Call for Participation

Call for Participation in the International Workshop and Conference

Benjamin in Palestine: On the Place and Non-Place of Radical Thought

Ramallah/Palestine, Dec. 6-11, 2015

Venue: Goethe Institute Ramallah and other venues in Ramallah (tbd)

Talking about Walter Benjamin in today’s Palestine is a political act. This project is part of the attempt to break the de facto cultural and academic boycott of Palestine, implemented and enforced by the occupation regime and its multi-layered web of checkpoints, territorial zones and other juridical-administrative measures. If in Benjamin’s heterodox Marxism the different strands of Jewish messianic and libertarian-utopian thought form a relationship of “elective affinity” (Michael Löwy), his name and legacy invoke a constant appeal against the arrogance of any state power and representations of victors’ history. In this vein, Benjamin’s texts speak not only to the international community of Benjamin scholars and critical theorists but also to political struggles in Palestine.

The project is comprised of three events: an opening event on Benjamin’s thought and life (Dec. 6), a workshop on key texts of Benjamin (Dec. 7-9), and an international conference (Dec. 10/11).

The conference will involve international and local scholars from the fields of Benjamin studies and critical theory as well as activists, writers and artists who work on aesthetics, political economy, political theology, decolonization, critical legal studies, critique of human rights discourse, architecture and the occupation, memory and political struggle, Nakba, diaspora experience, and the situation of refugees in Palestine and the Middle East.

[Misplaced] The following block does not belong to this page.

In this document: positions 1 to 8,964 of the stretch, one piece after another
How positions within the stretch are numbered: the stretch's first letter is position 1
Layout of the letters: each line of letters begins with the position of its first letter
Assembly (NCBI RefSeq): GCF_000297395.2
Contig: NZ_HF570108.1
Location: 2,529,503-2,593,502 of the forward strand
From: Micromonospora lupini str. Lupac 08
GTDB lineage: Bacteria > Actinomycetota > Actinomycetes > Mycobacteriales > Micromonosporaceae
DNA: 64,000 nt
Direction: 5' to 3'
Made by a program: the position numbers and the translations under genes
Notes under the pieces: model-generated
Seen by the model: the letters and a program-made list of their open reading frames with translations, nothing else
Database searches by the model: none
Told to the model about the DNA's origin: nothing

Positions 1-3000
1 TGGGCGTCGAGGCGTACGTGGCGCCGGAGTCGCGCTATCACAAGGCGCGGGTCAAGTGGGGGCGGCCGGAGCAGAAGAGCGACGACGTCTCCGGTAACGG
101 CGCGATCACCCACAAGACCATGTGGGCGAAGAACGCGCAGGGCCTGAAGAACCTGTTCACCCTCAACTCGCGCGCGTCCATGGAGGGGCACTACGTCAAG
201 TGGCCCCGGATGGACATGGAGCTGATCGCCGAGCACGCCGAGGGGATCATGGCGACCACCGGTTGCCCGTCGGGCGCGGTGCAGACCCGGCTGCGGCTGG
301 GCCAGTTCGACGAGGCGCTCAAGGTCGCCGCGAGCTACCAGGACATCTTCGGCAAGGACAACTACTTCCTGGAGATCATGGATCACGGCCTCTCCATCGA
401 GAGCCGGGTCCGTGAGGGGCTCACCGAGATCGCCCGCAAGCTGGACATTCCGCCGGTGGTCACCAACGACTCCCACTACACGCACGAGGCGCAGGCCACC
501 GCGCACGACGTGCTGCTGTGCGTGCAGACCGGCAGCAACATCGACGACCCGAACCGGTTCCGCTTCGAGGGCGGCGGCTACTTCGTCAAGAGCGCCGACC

At this time we are calling for participation in the three-day workshop on selected Benjamin texts (Dec. 7-9). The aim of this workshop is to bring together readers of Benjamin as well as activists working in the context of the Palestinian struggle to discuss and learn with each other. The conference that follows will build on this discussion and the insights that emerge from the workshop. The texts selected for the workshop are those that speak to the current situation in Palestine and the Middle East. Key texts that have been selected thus far include Benjamin’s “Critique of Violence”, “Theses On the Concept of History”, “The Task of the Translator”, “Capitalism as Religion” and the “Kafka” essay.” We are seeking proposals to introduce one of these texts or another text of your choice. Alternatively, if you wish to make an intervention or presentation that is thematic, rather than text-based, please write to us with a short proposal (before July 31, 2015).

The workshop will be held in English. However, we are seeking funding which would allow us to provide a simultaneous translation (English to Arabic), with the ultimate goal of producing new translations from the German original texts into Arabic.

All three events will be free of charge and open to members of the public. If you would like to join us for the workshop, please write to benjamininpalestine@gmail.com before July 31, 2015, indicating what you would like to speak about and which text by Benjamin you plan to discuss. Please also include a short biographical sketch (three lines).